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Since End Of Last Ice Age, Rates Of Global Warming 'Amazing And Atypical'

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There's plenty of evidence that the climate has warmed up over the past century, and climate scientists know this has happened throughout the history of the planet. But they want to know more about how this warming is different.

Now a research team says it has some new answers. It has put together a record of global temperatures going back to the end of the last ice age — about 11,000 years ago — when mammoths and saber-tooth cats roamed the planet. The study confirms that what we're seeing now is unprecedented.

What the researchers did is peer into the past. They read ice cores from polar regions that show what temperatures were like over hundreds of thousands of years. But those only reveal changes in those specific regions; cores aren't so good at depicting what happened to the whole planet. Tree rings give a more global record of temperatures, but only back about 2,000 years.

Shaun Marcott, a geologist at Oregon State University, says "global temperatures are warmer than about 75 percent of anything we've seen over the last 11,000 years or so." The other way to look at that is, 25 percent of the time since the last ice age, it's been warmer than now.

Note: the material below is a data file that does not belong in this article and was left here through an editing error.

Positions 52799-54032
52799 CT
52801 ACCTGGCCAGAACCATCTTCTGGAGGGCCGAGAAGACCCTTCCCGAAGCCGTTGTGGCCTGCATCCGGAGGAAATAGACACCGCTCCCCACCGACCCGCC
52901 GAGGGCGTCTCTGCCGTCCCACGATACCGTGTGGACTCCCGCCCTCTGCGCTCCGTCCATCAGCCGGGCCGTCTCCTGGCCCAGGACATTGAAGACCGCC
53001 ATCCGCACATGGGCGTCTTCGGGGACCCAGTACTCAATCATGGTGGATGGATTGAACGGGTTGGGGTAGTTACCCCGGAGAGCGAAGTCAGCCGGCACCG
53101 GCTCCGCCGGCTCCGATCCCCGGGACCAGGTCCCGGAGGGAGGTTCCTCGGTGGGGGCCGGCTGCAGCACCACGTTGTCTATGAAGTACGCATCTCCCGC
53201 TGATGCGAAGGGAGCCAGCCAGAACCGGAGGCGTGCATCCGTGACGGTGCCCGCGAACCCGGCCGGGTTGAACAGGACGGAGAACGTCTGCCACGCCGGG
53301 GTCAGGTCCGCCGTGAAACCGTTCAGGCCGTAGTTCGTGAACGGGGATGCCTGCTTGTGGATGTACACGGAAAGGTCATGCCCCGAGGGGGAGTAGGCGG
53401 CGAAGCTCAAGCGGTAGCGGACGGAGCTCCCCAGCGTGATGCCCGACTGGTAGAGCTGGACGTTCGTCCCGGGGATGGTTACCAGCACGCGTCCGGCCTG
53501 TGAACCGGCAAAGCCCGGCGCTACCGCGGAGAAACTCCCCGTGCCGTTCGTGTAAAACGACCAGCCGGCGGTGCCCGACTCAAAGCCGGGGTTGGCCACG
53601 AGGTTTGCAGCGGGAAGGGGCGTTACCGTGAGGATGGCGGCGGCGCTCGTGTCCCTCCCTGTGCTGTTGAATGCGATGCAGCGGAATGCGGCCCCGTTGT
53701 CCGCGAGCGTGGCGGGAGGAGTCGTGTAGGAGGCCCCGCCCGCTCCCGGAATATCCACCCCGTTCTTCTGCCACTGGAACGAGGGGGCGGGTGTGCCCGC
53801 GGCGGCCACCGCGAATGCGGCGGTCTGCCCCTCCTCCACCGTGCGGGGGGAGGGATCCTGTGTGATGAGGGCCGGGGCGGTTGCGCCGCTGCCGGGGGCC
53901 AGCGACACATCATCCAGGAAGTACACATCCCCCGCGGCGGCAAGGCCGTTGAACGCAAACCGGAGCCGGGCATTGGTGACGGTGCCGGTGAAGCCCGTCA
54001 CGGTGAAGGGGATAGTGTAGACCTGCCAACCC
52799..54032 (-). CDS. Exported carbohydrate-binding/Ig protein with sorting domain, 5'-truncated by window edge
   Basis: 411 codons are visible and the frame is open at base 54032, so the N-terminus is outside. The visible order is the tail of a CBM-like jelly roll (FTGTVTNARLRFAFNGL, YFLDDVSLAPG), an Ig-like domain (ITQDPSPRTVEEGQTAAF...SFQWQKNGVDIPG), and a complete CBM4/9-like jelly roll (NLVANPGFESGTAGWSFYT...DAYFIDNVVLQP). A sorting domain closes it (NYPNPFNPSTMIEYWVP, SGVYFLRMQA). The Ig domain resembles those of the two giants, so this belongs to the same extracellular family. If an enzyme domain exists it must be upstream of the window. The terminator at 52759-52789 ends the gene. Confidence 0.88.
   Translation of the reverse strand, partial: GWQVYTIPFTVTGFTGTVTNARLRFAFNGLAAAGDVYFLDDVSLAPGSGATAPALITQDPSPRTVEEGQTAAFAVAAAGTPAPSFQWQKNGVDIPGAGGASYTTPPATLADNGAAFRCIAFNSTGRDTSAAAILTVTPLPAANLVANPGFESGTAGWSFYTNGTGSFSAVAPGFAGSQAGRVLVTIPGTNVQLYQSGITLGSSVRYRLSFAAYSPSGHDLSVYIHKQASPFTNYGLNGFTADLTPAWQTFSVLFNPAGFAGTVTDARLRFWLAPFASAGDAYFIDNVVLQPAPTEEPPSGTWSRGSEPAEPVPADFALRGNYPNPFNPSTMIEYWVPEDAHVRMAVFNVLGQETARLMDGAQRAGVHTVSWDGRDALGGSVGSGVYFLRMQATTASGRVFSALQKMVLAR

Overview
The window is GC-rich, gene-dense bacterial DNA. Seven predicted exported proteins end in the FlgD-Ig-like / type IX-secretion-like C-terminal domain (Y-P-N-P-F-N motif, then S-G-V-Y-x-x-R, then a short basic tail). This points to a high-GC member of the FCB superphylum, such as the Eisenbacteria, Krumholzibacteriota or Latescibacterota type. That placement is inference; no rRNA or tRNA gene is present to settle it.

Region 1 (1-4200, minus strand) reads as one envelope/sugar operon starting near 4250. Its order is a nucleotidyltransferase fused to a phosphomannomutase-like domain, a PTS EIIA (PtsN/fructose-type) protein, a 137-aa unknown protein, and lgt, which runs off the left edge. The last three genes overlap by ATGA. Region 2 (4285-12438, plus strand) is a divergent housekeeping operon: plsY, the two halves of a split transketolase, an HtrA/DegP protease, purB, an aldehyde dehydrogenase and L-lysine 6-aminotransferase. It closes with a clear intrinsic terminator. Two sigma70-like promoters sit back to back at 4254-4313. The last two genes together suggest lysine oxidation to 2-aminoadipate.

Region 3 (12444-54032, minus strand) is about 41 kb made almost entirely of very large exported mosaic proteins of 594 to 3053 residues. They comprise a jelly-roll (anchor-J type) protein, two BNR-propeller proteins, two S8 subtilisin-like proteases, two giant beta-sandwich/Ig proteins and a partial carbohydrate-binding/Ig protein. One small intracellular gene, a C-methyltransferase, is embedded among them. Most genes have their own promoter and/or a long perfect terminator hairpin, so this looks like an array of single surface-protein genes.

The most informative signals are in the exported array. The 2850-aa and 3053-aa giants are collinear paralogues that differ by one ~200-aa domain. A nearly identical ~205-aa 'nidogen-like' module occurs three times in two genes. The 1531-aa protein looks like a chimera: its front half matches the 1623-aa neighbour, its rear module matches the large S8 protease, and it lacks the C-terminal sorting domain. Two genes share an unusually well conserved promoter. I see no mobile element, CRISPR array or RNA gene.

You might think, so what's to worry about? But Marcott says the record shows just how unusual our current warming is. "It's really the rates of change here that's amazing and atypical," he says. Essentially, it's warming up superfast.

Here's what happened. After the end of the ice age, the planet got warmer. Then, 5,000 years ago, it started to get cooler — but really slowly. In all, it cooled 1.3 degrees Fahrenheit, up until the last century or so. Then it flipped again — global average temperature shot up.

"Temperatures now have gone from that cold period to the warm period in just 100 years," Marcott says.

So it's taken just 100 years for the average temperature to change by 1.3 degrees, when it took 5,000 years to do that before.

The research team tracked temperature by studying chemicals in the shells of tiny, fossilized sea creatures called foraminifera. Their temperature record matches other techniques that look back 2,000 years, which supports the validity of their much longer record.

Climate scientists predict that the current warming will continue, given the amount of greenhouse gases going up into the atmosphere.

"The climate changes to come are going to be larger than anything that human civilization and agriculture has seen in its entire existence," says Gavin Schmidt, a climate researcher at NASA's Goddard Institute for Space Studies. "And that is quite a sobering thought."

The research appears in the journal Science.

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